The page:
Edna O’Brien sits with her children, Carlo and Sasha Gebler, in 1959. (Edna O’Brien/Little, Brown and Co.)

Earlier this year I wrote about discovering the novelist Edna O’Brien’s brief memoir, Mother Ireland, which she wrote in the 1970s. I was especially taken by her description of rushing off as a young woman to Dublin’s Croke Park stadium, “rain, hail or snow,” to watch games of Irish hurling. For the uninitiated, hurling—which is Ireland’s national sport—combines elements of soccer, lacrosse, and rugby. “We would always arrive hours early and already out of breath at the anticipation of the game, of watching various heroes slithering around scoring points or goals, even sometimes getting livid with each other on the pitch and resorting to fists,” she wrote. “The pleasure was something not far removed from physical ecstasy.”

In the October 14 New Yorker, Ian Parker has a long profile of O’Brien, whose early books were banned in Ireland for their sexual candor and criticism of Irish culture, and who is still writing at eighty-eight. Born into rural and humble circumstances in the west of Ireland, she became something of a literary celebrity in London, famous or notorious for her beauty, parties, and romances in the 1960s and ’70s. Winningly, at least to me, she still appears to be an avid sports fan. “Her ideal TV viewing is European club soccer,” writes Parker. “When we first spoke on the phone, we discussed Barcelona’s underpowered performance on a recent visit to Liverpool. ‘Messi looked like someone who just came out of a badger burrow!’ she said. ‘And I love Messi.’” Lionel Messi is widely regarded as the best soccer player in the world, and Barcelona is known for playing an especially artful style of the game. “Badger burrow,” used to describe a soccer player’s performance, is the sort of striking and witty language that O’Brien is prized for. Parker provides other examples. Urged by the writer Thornton Wilder to put more of her humor into her writing, O’Brien told him “you’re not going to part me from my sorrows.” Arriving for a meeting at T. S. Eliot’s former apartment in London, O’Brien is mistakenly told she has come to the wrong address. “I’m approaching a heart attack,” she later recalls when describing her anxiety during the incident. “We have arrived jangled—jangled.”

The welter of memory, packed into a single lonely and bereft moment, is the strongest ally a person can have.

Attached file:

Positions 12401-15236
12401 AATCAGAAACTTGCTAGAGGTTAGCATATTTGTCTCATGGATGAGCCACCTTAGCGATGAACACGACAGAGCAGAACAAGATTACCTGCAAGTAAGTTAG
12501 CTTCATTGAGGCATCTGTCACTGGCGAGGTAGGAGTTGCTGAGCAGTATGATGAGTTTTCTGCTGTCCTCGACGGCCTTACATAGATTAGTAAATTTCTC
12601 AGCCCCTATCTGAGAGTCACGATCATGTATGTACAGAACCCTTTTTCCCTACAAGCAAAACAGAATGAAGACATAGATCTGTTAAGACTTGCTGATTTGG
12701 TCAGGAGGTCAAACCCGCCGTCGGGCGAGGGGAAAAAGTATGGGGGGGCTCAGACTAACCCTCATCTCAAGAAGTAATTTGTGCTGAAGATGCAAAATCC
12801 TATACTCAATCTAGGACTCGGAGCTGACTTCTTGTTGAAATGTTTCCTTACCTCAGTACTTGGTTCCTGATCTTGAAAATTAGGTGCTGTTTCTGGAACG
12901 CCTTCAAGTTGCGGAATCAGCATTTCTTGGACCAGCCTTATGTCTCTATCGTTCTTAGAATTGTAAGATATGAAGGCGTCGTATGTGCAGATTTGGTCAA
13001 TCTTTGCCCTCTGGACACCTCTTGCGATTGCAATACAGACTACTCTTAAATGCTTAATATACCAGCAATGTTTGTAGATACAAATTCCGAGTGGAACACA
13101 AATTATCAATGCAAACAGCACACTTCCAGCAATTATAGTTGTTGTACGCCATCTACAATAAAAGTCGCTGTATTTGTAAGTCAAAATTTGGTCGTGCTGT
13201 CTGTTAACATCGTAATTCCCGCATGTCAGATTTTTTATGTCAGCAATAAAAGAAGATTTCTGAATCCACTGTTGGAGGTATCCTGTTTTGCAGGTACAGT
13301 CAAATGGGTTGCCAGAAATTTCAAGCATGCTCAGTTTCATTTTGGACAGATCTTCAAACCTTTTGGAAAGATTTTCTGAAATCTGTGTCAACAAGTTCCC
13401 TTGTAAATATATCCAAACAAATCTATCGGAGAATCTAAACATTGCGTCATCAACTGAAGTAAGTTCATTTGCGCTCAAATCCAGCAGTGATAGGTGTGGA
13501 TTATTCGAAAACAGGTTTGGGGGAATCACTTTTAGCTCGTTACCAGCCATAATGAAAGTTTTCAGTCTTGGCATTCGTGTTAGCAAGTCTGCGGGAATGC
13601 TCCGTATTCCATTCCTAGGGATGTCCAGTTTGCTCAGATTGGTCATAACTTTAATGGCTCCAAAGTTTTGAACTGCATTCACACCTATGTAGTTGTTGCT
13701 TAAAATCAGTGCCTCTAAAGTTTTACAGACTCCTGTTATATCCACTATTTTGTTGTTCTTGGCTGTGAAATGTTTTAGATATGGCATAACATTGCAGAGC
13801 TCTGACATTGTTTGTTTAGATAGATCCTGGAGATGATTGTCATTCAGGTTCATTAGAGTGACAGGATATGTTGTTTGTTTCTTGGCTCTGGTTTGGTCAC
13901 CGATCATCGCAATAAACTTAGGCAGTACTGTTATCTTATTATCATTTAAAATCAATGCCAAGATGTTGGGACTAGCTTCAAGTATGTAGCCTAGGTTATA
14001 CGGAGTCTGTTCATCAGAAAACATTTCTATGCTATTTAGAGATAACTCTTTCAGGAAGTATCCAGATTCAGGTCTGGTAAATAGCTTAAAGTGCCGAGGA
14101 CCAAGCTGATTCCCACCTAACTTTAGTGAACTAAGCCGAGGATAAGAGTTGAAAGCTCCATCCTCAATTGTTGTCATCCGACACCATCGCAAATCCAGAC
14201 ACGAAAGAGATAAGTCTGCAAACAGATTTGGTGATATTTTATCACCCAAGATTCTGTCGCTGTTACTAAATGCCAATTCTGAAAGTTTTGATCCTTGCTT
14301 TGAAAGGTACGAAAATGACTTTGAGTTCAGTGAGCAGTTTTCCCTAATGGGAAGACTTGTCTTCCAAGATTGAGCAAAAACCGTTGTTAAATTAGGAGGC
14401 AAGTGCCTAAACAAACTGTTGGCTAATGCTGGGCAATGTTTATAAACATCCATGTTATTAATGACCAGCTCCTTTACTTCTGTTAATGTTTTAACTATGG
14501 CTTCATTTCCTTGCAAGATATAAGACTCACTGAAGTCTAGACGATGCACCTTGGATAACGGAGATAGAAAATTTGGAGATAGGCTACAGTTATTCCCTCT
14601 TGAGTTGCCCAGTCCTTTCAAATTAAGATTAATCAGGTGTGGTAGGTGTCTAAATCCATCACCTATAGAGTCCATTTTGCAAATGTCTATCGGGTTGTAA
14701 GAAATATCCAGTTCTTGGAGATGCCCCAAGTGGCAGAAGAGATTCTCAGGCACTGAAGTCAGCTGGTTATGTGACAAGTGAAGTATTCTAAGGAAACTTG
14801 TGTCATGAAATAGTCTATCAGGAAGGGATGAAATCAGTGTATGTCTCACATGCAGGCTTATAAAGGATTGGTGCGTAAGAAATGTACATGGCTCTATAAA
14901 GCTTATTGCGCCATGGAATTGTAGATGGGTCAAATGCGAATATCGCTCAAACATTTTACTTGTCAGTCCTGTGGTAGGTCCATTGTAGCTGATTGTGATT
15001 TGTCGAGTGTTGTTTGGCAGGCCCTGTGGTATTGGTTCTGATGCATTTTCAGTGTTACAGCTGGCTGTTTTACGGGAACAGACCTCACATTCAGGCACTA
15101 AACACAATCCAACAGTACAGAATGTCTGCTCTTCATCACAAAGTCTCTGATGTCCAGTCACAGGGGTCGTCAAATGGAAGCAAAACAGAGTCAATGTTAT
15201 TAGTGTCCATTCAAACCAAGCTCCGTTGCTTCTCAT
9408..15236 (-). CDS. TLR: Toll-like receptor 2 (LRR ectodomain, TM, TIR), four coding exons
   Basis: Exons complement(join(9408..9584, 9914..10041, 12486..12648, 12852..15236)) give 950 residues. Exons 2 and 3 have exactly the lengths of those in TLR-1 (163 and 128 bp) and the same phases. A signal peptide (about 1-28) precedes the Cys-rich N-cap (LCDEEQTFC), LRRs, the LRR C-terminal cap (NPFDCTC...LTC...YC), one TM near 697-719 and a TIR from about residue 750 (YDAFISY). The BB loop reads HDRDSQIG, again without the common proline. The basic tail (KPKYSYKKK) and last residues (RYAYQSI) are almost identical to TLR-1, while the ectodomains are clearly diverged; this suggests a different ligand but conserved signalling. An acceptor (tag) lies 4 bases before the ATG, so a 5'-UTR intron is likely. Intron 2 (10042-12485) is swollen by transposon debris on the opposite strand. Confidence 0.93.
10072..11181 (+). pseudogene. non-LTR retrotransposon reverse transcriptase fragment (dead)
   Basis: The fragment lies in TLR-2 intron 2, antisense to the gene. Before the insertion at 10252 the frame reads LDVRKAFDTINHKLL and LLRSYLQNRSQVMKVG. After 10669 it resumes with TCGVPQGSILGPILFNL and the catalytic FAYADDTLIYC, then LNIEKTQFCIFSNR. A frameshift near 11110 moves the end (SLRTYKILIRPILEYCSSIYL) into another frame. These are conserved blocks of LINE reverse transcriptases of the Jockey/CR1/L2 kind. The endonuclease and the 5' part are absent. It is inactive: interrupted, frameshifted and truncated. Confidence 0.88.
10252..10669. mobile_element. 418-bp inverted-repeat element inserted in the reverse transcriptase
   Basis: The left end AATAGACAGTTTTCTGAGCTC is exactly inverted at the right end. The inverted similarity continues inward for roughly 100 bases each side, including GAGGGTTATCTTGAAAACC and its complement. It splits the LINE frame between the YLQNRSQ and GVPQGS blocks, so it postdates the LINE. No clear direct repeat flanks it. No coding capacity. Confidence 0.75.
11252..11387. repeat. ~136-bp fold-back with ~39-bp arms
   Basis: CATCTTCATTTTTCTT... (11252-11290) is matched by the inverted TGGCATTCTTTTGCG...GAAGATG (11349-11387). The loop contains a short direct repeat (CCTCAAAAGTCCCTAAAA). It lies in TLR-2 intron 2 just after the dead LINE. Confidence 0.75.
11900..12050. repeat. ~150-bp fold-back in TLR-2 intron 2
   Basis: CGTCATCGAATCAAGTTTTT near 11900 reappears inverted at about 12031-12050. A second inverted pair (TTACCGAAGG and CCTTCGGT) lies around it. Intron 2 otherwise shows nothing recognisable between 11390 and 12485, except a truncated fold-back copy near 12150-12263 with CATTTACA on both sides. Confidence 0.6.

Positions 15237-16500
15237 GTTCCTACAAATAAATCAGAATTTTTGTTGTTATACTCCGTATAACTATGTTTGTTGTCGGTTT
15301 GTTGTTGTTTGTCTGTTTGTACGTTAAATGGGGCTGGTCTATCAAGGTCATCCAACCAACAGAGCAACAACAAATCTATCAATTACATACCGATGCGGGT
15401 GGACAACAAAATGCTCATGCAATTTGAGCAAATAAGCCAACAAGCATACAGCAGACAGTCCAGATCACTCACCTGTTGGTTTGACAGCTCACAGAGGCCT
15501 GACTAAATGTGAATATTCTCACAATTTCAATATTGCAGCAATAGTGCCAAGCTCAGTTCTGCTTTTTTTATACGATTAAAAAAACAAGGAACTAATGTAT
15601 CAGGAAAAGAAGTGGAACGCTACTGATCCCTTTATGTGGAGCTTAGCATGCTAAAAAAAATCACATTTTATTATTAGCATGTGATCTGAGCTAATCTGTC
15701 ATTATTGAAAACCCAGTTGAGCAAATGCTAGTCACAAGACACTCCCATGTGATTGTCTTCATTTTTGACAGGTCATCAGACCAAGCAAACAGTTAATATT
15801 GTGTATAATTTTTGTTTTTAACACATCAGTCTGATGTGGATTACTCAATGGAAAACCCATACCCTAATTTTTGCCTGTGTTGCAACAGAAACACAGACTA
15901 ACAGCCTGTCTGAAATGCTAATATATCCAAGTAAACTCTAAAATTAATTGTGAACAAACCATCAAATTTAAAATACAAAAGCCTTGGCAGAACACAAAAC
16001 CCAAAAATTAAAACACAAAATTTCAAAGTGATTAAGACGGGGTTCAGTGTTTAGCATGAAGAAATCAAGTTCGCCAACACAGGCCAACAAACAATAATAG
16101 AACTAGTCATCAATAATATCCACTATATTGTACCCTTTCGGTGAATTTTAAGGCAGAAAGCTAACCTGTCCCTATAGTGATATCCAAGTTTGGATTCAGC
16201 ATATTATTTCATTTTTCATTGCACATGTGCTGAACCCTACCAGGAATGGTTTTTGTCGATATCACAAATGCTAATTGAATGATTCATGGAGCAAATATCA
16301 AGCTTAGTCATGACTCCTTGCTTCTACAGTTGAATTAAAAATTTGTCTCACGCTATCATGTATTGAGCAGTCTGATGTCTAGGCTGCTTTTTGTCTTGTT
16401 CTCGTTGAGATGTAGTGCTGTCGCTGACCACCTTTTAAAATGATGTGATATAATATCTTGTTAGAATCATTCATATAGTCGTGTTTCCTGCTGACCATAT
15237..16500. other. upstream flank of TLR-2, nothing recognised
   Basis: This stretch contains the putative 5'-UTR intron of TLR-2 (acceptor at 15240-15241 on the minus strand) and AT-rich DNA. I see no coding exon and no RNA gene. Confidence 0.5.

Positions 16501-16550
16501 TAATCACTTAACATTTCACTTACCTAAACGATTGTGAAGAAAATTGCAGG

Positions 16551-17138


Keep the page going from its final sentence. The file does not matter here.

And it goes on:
One of the charms of Mother Ireland, along with O’Brien’s lyricism, is her use of unusual words and phrases, many of them presumably familiar to the Irish but not to me. It’s like wandering into an enchanted forest where words cast spells. Here are just a few: “cantreds,” “without unction,” “gombeen,” “the belling of the stag,” “trams of hay,” “furze bush,” “occultation of feeling,” “might tirade about something,” “togged out,” “to do a flit,” “stood at the casements,” “holding their swallow,” “hawing on it,” “barmbrack,”  “money was the bogey,” “gabbling.” It’s possible to figure out what many of these words mean from the context, but not all. A gombeen, for instance, is a money lender. Cantreds are settlements. To haw means to call an animal. If you are indulging in an “occultation of feeling,” you are hiding your emotions.

If the New Yorker profile is any indication, hiding her emotions or her opinions is not something O’Brien often feels compelled to do. Her most recent novel, Girl, is about a young Nigerian woman captured and raped by Boko Haram. Some critics have objected that the novel indulges in an impermissible act of cultural appropriation. “It has been suggested to me that as an outsider I am not eligible to write this story,” O’Brien has said. “I do not subscribe to that devious form of censorship.”

In the New Yorker piece, O’Brien describes her long life as one of “loneliness and brooding—and reading.” Her youthful marriage to Ernest Gebler, an older Irish writer, ended not long after her first novel, The Country Girls, was published. After reading the manuscript, Gebler told her, “You can write and I will never forgive you.” O’Brien never remarried. “I embraced disappointment. Maybe not embraced it—I endured it, and I lived it,” she tells Parker.

This echoes a passage in Mother Ireland describing O’Brien’s discovery of her need to write. “I had by chance found Chekhov and found the truest voice that I would ever know,” she remembers. “Found the nourishment of reading and perhaps writing. I believe that memory and the welter of memory, packed into a single lonely and bereft moment, is the strongest ally a person can have.”

Paul Baumann is Commonweal’s senior writer.

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